Etymology
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punctuation (n.)

1530s, "pointing of the psalms" (for the purpose of singing them), from Medieval Latin punctuationem (nominative punctuatio) "a marking with points in writing," noun of action from past-participle stem of punctuare "to mark with points or dots," from Latin punctus, past participle of pungere "to prick, pierce" (from suffixed form of PIE root *peuk- "to prick"). Meaning "system of inserting pauses in written matter" is recorded from 1660s.

The modern system of punctuation was gradually developed after the introduction of printing, primarily through the efforts of Aldus Manutius and his family. ... Long after the use of the present points became established, they were so indiscriminately employed that, if closely followed, they are often a hindrance rather than an aid in reading and understanding the text. There is still much uncertainty and arbitrariness in punctuation, but its chief office is now generally understood to be that of facilitating a clear comprehension of the sense. [Century Dictionary, 1895]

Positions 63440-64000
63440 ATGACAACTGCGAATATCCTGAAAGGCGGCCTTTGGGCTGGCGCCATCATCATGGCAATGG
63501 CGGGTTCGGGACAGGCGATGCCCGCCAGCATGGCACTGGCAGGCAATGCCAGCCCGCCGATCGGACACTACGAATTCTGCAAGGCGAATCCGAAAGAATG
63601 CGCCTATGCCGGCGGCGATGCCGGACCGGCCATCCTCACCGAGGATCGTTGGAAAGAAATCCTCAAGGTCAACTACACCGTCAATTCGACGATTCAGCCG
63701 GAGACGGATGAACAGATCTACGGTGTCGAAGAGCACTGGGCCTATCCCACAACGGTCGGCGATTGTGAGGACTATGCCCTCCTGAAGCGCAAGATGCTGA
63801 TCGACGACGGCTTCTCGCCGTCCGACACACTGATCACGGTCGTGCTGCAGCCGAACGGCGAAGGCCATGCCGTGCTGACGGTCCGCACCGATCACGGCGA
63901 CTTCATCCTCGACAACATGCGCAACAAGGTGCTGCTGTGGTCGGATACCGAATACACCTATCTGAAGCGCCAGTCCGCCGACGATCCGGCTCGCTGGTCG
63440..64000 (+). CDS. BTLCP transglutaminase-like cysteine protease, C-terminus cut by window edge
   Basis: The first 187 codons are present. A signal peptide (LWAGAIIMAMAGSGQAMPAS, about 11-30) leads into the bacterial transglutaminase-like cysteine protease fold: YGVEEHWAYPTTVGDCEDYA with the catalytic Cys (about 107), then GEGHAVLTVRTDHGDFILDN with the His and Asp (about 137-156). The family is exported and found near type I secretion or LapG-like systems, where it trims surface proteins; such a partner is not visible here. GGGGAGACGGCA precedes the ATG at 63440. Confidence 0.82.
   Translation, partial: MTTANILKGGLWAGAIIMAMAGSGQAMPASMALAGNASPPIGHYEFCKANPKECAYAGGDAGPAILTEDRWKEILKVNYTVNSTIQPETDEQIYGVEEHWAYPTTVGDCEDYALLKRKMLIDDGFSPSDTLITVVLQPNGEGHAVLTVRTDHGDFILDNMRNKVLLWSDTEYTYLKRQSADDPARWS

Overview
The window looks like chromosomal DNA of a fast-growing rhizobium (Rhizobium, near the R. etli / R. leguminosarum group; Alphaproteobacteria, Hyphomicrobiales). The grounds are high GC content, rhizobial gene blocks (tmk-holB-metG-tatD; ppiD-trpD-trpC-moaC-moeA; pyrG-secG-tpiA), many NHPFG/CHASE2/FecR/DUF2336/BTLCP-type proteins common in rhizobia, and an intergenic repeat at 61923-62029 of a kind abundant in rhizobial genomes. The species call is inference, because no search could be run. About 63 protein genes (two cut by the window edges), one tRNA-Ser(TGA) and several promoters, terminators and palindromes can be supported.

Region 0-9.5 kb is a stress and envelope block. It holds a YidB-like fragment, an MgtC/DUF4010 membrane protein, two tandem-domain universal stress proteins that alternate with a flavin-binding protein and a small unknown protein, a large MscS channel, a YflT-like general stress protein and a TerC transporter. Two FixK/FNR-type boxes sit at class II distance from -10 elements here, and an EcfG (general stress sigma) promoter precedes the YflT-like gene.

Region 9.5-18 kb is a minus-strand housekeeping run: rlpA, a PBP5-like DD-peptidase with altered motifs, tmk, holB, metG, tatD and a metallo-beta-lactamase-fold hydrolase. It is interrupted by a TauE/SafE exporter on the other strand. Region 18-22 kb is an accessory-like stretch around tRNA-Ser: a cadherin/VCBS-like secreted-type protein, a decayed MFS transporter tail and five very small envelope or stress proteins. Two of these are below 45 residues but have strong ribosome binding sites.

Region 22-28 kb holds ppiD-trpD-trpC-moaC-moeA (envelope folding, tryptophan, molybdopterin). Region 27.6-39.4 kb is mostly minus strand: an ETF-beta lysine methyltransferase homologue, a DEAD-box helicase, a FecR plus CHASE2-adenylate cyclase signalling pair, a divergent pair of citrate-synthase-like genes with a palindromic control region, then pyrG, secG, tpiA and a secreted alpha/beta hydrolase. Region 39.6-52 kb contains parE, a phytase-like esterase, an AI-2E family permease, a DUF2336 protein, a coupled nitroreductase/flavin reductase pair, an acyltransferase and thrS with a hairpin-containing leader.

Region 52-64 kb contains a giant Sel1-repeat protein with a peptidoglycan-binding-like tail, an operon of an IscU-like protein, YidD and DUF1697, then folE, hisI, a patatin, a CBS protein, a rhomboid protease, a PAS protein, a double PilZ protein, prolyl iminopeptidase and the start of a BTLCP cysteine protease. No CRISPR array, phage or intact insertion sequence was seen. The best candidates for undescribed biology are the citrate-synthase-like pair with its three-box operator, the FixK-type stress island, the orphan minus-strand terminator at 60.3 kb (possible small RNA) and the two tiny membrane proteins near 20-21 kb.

[P]unctuation is cold notation; it is not frustrated speech; it is typographic code. [Robert Bringhurst, "The Elements of Typographic Style," 2004]

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Definitions of punctuation

punctuation (n.)
something that makes repeated and regular interruptions or divisions;
punctuation (n.)
the marks used to clarify meaning by indicating separation of words into sentences and clauses and phrases;
Synonyms: punctuation mark
punctuation (n.)
the use of certain marks to clarify meaning of written material by grouping words grammatically into sentences and clauses and phrases;
From wordnet.princeton.edu